Iceland sees first fatal police shooting

The 69-year-old country has seen a unique low in violent crime and shootings.

Sam Jasenosky

Icelandic law enforcement shot and killed someone last week for the first time since the nation’s founding in 1944.

The man police killed reportedly shot first. He also had a history of mental illness.

Most police officers in Iceland are typically unarmed because the country has such a low violent crime rate. The United Nations Office on Drugs and Crime found in the 2011 Global Study on Homicide that Iceland’s murder rate was never higher than 1.8 per 100,000 people between 1999 and 2009.

The officers who killed the man were part of a special forces team, the Viking Squad, which is allowed to carry firearms.

Haraldur Johannessen, national commissioner of the Icelandic police, said the murder was unprecedented for the country.

Iceland ranks 15th in the world for gun ownership: 90,000 guns are in the country with a population of about 325,000. However, gun violence is rare. In 2009, there were only four recorded gun-related deaths in Iceland, including a suicide and an accidental shooting.

Iceland’s low violent crime rate can be attributed to a few things.

It might be due to the strict gun control laws in the country. Gun owners in Iceland must register with a national database, and the state licenses all gun owners. Additionally, the Reykjavik Grapevine newspaper said there are very few handguns in the country, and the majority of weapons are shotguns and hunting rifles.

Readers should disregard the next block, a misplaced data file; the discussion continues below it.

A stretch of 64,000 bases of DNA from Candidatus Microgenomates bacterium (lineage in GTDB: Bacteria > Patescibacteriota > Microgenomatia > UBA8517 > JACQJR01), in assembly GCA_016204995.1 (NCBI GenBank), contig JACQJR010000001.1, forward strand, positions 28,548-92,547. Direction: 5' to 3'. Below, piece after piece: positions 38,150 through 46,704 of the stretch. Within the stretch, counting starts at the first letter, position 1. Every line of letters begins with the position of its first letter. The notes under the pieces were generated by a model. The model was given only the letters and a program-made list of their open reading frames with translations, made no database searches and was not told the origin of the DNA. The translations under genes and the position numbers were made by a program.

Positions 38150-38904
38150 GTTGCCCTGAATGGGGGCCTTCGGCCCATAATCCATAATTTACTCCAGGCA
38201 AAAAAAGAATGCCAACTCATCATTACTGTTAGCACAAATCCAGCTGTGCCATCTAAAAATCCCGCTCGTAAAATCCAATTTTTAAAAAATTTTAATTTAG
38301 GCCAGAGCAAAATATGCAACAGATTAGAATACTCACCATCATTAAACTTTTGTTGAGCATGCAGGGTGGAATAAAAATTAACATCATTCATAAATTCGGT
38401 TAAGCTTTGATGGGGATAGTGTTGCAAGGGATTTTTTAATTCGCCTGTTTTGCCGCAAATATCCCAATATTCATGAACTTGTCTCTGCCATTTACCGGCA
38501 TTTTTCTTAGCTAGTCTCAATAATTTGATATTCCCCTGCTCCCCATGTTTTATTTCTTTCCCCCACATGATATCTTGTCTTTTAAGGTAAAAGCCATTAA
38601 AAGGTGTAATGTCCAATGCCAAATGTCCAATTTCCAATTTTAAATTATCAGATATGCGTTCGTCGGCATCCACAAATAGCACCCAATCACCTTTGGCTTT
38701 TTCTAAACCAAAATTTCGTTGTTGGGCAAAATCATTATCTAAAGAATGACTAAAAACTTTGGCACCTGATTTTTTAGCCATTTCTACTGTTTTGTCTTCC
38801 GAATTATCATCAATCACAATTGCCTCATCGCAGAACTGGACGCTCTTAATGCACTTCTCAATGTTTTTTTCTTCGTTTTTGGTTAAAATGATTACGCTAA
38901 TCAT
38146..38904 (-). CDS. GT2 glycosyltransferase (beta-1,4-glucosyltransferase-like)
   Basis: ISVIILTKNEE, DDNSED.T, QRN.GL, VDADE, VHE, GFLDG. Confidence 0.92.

The process for obtaining a firearm in Iceland is difficult. Steps to acquire a gun include a medical examination and a written test.

Another explanation for the low violent crime rate is the fact that Iceland has virtually no class divide. A study of the Icelandic class system by a University of Missouri master’s student found that only 1.1 percent of participants identified as upper class and 1.5 percent identified as lower class. The vast majority of participants (97 percent) identified as upper-middle class, lower-middle class or working class.

Some Icelanders believe that equality is the biggest reason for the nation’s lack of violent crime. The country’s social welfare and education systems also promote a culture of equality.

Statistics from a 2004 National Safety Council report show that in the U.S., a citizen is eight times more likely to die because of a police officer than a terrorist.

When you consider that Iceland has been a country for nearly 70 years and just saw its first police-related death, it seems that Iceland is doing something the U.S. isn’t.

It’s managing violent crime.

This Saturday marks the anniversary of the mass shooting at Sandy Hook Elementary, when a man shot and killed 20 children and six adults before turning a gun on himself.

As we reflect on that tragedy, we should also reconsider the way guns are regulated in the U.S.

Iceland provides an example for the rest of the world through its low crime rates and few police-related deaths. The U.S. needs to look to Iceland to improve the way it regulates guns and maintains its unique gun culture.